"With the 100th anniversary of the Pan Pacific International Exposition in 2015, I am in talks with the various Fine Arts Museums of San Francisco, including the De Young, with a goal to have the Exposition's centenary celebration assist with restoration and framing costs of this important painting," said Freund. If successful, Urbain's colorful California Then and Now will finally make its appearance as originally intended, in San Francisco, before coming back to Petaluma for permanent display in the museum.
Art conservator and restorer, Dennis Calabi gently unrolled the painting in a second, private location, across town. The rapt group held its collective breath, looked on and listened as he described its condition as: "Blanched from humidity. The artist did exactly the wrong thing in rolling it. " The good news, however, was: "It was thinly enough painted so as not to cause any major problems. The canvas is nice and strong."
To an untrained eye, once the zombie dust had shaken, this bucolic scene of Sonoma County that Eugene Urbain had traveled so extensively with, appeared to be in vivid and robust shape. An iconographer's fantasy, Urbain also featured in the scene an American flag, Indians and a biplane as well as a derigible.
"Not much was written about Urbain, which is surprising because he really was a very competent painter," said Freund, though she pointed out that he is mentioned in the definitive catalog Artists in California, 1786-1940, by Edan Milton Hughes. "This is a blessing for Petaluma (the wine industry) and for the museum," she said.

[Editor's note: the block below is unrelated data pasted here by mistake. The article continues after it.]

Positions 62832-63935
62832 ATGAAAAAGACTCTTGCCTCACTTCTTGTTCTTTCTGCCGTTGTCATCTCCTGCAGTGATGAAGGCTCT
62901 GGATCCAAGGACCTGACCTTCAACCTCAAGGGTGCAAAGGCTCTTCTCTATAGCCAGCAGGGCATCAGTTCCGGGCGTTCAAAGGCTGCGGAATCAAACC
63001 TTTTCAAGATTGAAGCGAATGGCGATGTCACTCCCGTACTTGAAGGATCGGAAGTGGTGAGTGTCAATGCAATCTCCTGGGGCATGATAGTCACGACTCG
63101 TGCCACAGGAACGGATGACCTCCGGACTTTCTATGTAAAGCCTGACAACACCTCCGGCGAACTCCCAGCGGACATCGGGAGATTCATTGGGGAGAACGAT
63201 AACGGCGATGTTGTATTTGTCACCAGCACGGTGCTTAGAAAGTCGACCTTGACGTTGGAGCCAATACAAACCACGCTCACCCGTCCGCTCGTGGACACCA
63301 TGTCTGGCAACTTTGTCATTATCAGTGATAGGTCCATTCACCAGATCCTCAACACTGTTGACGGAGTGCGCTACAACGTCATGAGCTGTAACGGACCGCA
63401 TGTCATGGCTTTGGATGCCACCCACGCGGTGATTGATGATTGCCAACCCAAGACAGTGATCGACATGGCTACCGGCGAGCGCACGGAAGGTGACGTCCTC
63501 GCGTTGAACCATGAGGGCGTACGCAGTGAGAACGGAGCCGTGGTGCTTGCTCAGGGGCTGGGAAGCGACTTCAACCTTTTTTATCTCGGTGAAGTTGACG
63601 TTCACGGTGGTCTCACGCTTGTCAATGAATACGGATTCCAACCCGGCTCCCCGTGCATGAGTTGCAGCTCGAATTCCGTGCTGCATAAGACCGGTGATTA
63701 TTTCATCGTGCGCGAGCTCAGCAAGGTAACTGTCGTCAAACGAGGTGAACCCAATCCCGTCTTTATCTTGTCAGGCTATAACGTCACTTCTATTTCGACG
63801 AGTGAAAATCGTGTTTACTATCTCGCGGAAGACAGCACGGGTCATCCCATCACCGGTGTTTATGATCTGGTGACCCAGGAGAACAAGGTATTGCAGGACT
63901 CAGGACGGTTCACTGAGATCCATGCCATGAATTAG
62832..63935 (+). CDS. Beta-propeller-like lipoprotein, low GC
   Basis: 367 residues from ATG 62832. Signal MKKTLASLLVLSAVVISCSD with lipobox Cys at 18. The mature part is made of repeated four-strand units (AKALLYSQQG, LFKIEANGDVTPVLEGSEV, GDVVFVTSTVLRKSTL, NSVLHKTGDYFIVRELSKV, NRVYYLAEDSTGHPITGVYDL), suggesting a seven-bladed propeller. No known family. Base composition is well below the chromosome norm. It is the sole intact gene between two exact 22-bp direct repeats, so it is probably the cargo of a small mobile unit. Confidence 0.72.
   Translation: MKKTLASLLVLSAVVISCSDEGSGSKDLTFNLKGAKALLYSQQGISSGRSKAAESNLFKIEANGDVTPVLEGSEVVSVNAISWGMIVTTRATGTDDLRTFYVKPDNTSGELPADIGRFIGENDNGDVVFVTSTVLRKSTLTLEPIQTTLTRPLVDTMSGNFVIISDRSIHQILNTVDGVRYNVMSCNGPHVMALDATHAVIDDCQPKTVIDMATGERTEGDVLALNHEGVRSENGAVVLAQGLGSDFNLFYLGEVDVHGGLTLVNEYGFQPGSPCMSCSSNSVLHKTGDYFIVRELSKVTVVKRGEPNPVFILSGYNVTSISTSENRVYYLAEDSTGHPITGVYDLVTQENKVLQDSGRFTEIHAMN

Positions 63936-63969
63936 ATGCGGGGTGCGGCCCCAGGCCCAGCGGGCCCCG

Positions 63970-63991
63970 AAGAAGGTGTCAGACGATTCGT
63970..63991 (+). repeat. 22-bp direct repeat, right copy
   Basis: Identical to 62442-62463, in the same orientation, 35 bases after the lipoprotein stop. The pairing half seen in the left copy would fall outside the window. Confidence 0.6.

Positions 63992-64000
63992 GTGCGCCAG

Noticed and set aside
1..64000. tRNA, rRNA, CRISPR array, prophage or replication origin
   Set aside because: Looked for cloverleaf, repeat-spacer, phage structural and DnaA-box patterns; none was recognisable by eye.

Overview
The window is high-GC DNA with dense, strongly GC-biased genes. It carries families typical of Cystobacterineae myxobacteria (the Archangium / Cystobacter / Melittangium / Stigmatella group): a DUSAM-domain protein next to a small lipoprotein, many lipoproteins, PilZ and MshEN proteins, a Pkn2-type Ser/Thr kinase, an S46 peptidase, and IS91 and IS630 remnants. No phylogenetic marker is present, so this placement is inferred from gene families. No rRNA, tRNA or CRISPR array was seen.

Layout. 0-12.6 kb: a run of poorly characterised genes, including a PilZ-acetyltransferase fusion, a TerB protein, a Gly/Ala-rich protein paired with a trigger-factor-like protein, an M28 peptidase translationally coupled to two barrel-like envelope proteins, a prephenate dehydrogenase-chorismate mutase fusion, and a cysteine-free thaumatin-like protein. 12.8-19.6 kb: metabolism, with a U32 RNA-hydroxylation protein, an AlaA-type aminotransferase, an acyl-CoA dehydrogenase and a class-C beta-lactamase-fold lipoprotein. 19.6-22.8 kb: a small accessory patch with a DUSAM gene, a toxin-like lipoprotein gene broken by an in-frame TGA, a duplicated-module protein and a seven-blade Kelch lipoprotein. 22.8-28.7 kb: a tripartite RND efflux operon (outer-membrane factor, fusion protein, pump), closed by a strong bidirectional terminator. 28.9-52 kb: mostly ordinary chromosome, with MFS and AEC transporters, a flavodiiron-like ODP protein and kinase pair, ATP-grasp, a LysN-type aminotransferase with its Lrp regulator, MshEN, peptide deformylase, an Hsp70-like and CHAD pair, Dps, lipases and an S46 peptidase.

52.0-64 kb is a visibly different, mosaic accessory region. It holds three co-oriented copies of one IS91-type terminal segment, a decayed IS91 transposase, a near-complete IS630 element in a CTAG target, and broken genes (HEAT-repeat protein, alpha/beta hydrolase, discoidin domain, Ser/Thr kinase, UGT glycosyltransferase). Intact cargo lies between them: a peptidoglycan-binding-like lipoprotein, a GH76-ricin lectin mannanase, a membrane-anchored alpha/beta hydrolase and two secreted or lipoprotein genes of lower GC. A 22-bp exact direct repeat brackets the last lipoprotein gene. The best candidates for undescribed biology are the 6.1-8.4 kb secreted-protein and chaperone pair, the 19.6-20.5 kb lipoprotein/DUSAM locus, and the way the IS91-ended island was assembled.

Eugene Urbain trained as an artist in his native Belgium, first settling in the United States, in Philadelphia, in his mid twenties. The trombone-playing artist traveled to Petaluma with a horse and wagon in the early 1900s, taking residency with families en-route to paint their portraits. "He was a young man who fell in love with the American West. He was a considerable character," said his grandson.
Historians believe at least three of the children who modeled for the painting were of the Pedroni family, whose long time Delicatessen in Petaluma brought Bay Area fame for borthers, Al and John's popular potato salad (of which the recipe is still used today in the Petaluma Market and Lomardi's Barbecue). I did a bit of sleuthing of my own after hearing this and taking the year of the painting into consideration with the birth dates of the (Swiss American) Pedroni siblings, the likliest candidates for posing for the professor were seven-year-old Florence, five-year-old Olga and four-year-old Alfred. I hope this is able to be confirmed. It would be good to know who the other three in the main group in the painting were, too.
For more details on the museum's upcoming viticulture exhibit and special events, including the Petaluma Winegrowers Gala at Keller Estates and a Community Crush Celebration at the Museum on September 27th, see petalumamuseum.com or call (707) 778-4398.
Gene Urbain, the artist's grandson, played a trubute folk tune on his pipe in honor of the occasion.
Clearly prolific in his art, the professor's name was printed incorrectly on the flyer pictured below, but it does give a good idea of how active he was. His grandson said that access to photographic portraiture had gradually put the professor out of that particular line of business. His extra large 'masterpiece' painting provided him the perfect material to travel Europe and make some money along the way.